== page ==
Subject: Re: For Approval: NASA Open Source Agreement Version 1.1
From: Richard Schilling <rschi@rsmba.biz>
Date: Fri, 13 Feb 2004 01:09:47 -0800

Maybe it's just me, but I keep getting back to open source software 
licenses as a means to efficiently distribute software and allow people 
ready access to the knowledge it represents, and not so much as a 
mechanism to try a get license-savvy organizations to let their guard 
down.

On 2004.02.12 21:03 Lawrence E. Rosen wrote:
> I'll reply off-list.
> 
> I'm not ignorant about licenses or law. I'm an attorney. I'm general
> counsel
> of Open Source Initiative. I have written a book about open source
> licensing
> that will be published in a few months. And so I was not responding to
> NASA
> and its lawyers out of ignorance or as an "armchair lawyer."
> 
> They (and you) don't have to agree with me, but please respect my
> right to
> express myself. I'm not just spouting hot air.

I didn't see a many points in your original posting that served any 
purpose other than to "call on the carpet" the motives and approach of 
the authors.

If you are a lawyer, of all people, I would expect to see more 
constructive discussion about the license itself and how it can be made 
to comply with opensource.org's requirements.  You should know, with 
all due respect to you and your profession, that providing specific 
reasons/alternatives, and avoiding taunting questions, is appropriate 
in helping NASA get their license to meet opensource.org requirements.  
If you're acting as council, please council on what they can do, not 
what they should have done.  We would all learn from that approach.

And, yes, I'm offended at the tone of the response NASA got to their 
posting.  They've done more for open source work than many other 
organizations would even dream.  They invented Beowulf cluters, for 
heaven's sake.

Did I misread your response?  Perhaps, but read it as such I did.  I 
certainly respect what you do, but I also expect to see more respect 
directed to submitters of new licenses.

Now, with respect to the INDEMIFY clause (section 8), which says :

B. Waiver and Indemnity: RECIPIENT AGREES TO WAIVE ANY AND ALL CLAIMS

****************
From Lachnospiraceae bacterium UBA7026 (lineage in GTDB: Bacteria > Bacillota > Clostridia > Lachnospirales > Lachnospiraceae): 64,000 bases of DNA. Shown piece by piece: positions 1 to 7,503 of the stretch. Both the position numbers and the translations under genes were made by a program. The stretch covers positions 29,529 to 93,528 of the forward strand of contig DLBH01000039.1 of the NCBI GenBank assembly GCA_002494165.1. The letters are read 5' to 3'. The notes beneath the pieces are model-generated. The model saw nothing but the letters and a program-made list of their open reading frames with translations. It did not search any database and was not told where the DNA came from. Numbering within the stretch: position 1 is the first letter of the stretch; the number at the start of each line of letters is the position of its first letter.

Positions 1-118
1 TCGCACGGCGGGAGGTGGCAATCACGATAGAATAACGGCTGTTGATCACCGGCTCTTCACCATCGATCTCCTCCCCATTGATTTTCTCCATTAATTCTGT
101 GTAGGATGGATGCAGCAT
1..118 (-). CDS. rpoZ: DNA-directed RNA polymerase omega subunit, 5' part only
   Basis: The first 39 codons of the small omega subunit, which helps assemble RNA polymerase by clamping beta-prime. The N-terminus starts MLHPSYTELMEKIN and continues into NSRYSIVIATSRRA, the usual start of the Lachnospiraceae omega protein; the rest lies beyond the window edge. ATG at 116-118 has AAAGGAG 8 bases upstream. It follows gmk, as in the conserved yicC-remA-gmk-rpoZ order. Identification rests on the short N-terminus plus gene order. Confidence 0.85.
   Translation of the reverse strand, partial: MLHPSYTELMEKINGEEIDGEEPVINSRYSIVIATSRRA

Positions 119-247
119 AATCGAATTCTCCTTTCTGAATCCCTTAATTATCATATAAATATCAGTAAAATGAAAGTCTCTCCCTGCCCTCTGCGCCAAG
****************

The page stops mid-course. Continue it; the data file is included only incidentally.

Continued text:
AGAINST THE UNITED STATES GOVERNMENT, ITS CONTRACTORS AND
SUBCONTRACTORS, AS WELL AS ANY PRIOR RECIPIENT AND SHALL INDEMNIFY AND
HOLD HARMLESS THE UNITED STATES GOVERNMENT, ITS CONTRACTORS AND
SUBCONTRACTORS, AS WELL AS ANY PRIOR RECIPIENT FOR ANY LIABILITIES,
DEMANDS, DAMAGES, EXPENSES OR LOSSES THAT MAY ARISE FROM RECIPIENT'S
USE OF THE SUBJECT SOFTWARE, INCLUDING ANY DAMAGES FROM PRODUCTS BASED
ON, OR RESULTING FROM, THE USE THEREOF.  RECIPIENT'S SOLE REMEDY FOR
ANY SUCH MATTER SHALL BE THE IMMEDIATE, UNILATERAL TERMINATION OF THIS
AGREEMENT.

There is nothing in opensource.org's criteria that says the licensing 
party shall refrain from waivers and indeminification.  NASA's policies 
require specific wording in section 8, and if that wording is not 
significantly different than what has been accepted before, then I 
don't see a problem.  It's an administrative detail, really.

I would like to see specific argument as to why, in NASA's case this 
wording does not need to apply to their sub-contractors.  To me this is 
more appropriate to NASA's sub-contracting needs than what's in the 
other licenses.  They know what's best for them, so let them 
demonstrate that.

And if opensource.org throws out a license on this issue, I think it 
would be wise for opensource.org to review its criteria.  I would 
suggest separating (in opensource.org's criteria) certain areas when 
evaluating new licenses.  For example, develop clear criteria for the 
following and specify which items make/break an open source designation:

	distribution,
	re-distribution,
	deriverative works,
	copyright,
	waivers,
	deriverative works,
	related services,
	quality controls.


opensource.org says what a license should have, but the website doesn't 
say enough about what the authors *can* do with their license.

Specifically, I maintain that copyright and waivers are *not* 
determinants of an open source license, and I think it's improtant (if 
that's opensource.org criteria as well) to clearly state that.  I would 
also suggest that as long as distribution is met, regardless of it's 
means, with or without re-distribution, the license be considered open 
source.

 From the end user's perspective getting a software product from one 
place -vs- 1,000 places and having the software tracked are not 
determinants of an open source license, per se.  They get freedom of 
availability, use, modification and a means to submit changes.  And 
that's what defines a collaborative project.  All else is optional.

Availability of the code and documentation, and the right to modify for 
personal use seem to me to be the baseline criteria to any open source 
license. 

Richard 
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